(By Fred Dunsel) Groupon Inc. (NASDAQ:GPRN) continued its downward trajectory last week, closing at $9.69 on Friday. The stock, which is down 54.7% for the year, has been falling since early February, when it peaked around $24. Last week's across-the-board decline, together with the domino effect from Facebook's stock performance on all social media stocks, only increased the downward pressure on the online deals company. It didn't help that last week also saw the lifting of restrictions on stock sales by the company's employees and other insiders who quickly dumped the company's stock at prices far below last November's IPO price of $20. (The stock hit an all-time intraday low of $9.53 on Friday, which also saw five times the normal daily trading volume.)
To allay investors' concerns, a Groupon spokesman said the company's three co-founders—Chief Executive Andrew Mason, along with Eric Lefkofsky and Bradley Keywell, who control one-third of Groupon's stock altogether — did not sell their shares on Friday and were committed to holding their stock. Nonetheless, it is well-known that the company has been struggling to control costs over the past year, and that there is increasing skepticism over its business model. Sameet Sinha, an analyst with B. Riley & Co, said, "The infatuation with social media has evaporated, especially after the Facebook IPO debacle. Everything about Groupon is kind of fragile at this point."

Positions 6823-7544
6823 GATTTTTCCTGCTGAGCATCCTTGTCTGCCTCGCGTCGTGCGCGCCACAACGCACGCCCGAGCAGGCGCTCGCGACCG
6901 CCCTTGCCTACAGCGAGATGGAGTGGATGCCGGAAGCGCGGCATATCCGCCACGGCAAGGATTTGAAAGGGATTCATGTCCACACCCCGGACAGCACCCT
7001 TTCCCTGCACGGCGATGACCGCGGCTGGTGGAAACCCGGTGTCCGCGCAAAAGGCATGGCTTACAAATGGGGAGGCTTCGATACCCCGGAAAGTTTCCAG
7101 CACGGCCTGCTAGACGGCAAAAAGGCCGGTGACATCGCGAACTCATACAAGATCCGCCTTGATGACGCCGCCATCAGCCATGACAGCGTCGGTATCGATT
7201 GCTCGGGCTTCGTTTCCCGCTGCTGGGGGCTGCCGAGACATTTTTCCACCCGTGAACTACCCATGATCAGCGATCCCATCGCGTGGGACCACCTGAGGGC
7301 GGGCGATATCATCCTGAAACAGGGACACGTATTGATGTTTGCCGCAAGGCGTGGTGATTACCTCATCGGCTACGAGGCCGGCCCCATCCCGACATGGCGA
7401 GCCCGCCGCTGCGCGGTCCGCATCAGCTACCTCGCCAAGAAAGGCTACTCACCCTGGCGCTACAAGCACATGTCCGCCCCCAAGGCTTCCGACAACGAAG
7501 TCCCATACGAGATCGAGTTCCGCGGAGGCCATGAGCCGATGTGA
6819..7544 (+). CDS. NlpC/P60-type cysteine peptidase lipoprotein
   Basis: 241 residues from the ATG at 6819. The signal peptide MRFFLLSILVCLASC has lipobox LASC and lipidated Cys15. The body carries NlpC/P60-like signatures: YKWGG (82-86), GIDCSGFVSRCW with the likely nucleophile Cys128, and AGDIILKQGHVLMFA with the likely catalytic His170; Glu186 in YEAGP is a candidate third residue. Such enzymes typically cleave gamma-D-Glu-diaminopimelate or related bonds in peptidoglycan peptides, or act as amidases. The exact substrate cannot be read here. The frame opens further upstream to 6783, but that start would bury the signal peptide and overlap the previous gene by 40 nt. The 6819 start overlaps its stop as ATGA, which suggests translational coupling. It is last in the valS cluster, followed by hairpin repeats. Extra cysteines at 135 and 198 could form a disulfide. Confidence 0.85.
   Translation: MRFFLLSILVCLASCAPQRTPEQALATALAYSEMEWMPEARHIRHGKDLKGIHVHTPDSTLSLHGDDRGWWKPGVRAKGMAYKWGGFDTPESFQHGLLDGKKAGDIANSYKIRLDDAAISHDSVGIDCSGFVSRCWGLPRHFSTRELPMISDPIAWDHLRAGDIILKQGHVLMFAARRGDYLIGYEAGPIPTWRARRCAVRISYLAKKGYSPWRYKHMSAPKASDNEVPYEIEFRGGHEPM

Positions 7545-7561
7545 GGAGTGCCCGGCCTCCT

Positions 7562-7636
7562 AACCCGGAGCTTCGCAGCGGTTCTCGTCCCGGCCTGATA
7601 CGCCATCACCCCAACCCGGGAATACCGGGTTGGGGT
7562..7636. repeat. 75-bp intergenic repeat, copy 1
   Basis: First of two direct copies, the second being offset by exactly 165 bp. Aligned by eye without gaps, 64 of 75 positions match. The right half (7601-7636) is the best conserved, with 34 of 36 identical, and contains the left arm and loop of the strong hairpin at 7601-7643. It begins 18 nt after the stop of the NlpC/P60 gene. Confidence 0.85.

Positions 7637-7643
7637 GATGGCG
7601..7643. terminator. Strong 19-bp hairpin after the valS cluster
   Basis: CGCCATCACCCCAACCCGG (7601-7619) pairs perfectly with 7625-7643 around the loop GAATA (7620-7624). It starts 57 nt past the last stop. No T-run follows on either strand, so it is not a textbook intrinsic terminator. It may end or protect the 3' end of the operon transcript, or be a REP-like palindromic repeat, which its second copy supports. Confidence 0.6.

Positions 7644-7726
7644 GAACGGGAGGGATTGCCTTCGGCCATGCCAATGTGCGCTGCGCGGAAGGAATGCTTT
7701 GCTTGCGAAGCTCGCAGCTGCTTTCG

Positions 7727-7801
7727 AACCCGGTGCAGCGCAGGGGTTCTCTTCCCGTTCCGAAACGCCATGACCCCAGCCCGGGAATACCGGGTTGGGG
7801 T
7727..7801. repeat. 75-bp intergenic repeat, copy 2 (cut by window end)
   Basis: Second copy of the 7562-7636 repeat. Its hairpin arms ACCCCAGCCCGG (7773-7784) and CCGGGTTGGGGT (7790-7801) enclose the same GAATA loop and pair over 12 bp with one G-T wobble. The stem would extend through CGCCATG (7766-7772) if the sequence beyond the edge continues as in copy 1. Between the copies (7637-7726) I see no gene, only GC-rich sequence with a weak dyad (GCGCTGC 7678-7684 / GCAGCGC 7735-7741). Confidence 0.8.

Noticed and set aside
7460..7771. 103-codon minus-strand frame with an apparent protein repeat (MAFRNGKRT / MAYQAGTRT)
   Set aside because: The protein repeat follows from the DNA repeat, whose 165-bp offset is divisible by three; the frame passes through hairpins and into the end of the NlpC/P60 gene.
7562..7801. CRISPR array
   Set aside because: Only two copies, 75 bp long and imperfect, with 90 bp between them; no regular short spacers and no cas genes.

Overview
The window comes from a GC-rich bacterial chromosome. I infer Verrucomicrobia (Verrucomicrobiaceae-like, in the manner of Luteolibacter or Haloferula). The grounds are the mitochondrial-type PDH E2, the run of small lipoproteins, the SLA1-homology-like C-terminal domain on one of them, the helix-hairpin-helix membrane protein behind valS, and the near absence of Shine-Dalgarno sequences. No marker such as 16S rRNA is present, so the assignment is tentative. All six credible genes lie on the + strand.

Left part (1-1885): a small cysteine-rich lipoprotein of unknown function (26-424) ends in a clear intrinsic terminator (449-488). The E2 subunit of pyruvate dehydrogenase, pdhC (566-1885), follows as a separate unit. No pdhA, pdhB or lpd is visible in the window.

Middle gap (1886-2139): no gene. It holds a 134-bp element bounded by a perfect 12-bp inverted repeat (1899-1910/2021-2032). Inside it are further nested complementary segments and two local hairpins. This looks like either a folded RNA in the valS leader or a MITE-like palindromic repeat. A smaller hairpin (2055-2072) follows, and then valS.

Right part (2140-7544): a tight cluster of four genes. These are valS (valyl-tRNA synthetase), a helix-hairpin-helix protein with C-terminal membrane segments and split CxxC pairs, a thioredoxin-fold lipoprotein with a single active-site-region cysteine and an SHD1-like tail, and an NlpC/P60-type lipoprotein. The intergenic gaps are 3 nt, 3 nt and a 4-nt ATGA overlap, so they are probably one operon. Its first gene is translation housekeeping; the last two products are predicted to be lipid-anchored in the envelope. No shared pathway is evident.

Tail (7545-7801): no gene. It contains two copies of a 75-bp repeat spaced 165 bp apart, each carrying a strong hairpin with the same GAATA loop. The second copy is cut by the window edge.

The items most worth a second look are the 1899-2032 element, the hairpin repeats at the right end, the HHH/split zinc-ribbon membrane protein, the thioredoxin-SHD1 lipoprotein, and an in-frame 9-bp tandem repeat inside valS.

With increasing competition from rivals such as Google Offers and Amazon Deals, as well as greater scrutiny from the Securities and Exchange Commission over its accounting practices, some analysts are concerned that Groupon's second-quarter results will not show the same kind of sequential growth in revenue as the first quarter. One silver lining for the company is its strong balance sheet where it has $1.16 billion in cash and no debt, though its management has yet to display sufficient clarity in the company's future direction.
Given the above, analysts are not very optimistic about Groupon, especially given the current wariness about social media companies. Noting the downward pressure from the sheer size of the lock-up, which accounts for 93% of the total outstanding stock, Stifel Nicolaus issued a "sell" rating for Groupon.